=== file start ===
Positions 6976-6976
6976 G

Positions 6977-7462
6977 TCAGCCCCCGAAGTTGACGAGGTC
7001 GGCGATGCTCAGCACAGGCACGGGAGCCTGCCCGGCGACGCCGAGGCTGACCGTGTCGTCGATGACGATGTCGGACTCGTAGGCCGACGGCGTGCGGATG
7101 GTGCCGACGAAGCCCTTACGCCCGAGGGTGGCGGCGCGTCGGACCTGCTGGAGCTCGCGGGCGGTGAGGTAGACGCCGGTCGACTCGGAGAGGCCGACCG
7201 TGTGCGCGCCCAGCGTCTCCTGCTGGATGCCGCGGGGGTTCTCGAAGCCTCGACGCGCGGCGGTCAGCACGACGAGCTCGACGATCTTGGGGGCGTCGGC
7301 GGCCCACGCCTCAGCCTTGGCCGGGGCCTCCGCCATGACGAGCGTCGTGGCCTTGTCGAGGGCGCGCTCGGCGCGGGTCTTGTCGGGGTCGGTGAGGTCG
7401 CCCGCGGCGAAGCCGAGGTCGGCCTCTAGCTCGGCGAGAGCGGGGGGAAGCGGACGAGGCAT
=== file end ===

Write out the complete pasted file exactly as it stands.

Positions 6976-6976
6976 G

Positions 6977-7462
6977 TCAGCCCCCGAAGTTGACGAGGTC
7001 GGCGATGCTCAGCACAGGCACGGGAGCCTGCCCGGCGACGCCGAGGCTGACCGTGTCGTCGATGACGATGTCGGACTCGTAGGCCGACGGCGTGCGGATG
7101 GTGCCGACGAAGCCCTTACGCCCGAGGGTGGCGGCGCGTCGGACCTGCTGGAGCTCGCGGGCGGTGAGGTAGACGCCGGTCGACTCGGAGAGGCCGACCG
7201 TGTGCGCGCCCAGCGTCTCCTGCTGGATGCCGCGGGGGTTCTCGAAGCCTCGACGCGCGGCGGTCAGCACGACGAGCTCGACGATCTTGGGGGCGTCGGC
7301 GGCCCACGCCTCAGCCTTGGCCGGGGCCTCCGCCATGACGAGCGTCGTGGCCTTGTCGAGGGCGCGCTCGGCGCGGGTCTTGTCGGGGTCGGTGAGGTCG
7401 CCCGCGGCGAAGCCGAGGTCGGCCTCTAGCTCGGCGAGAGCGGGGGGAAGCGGACGAGGCAT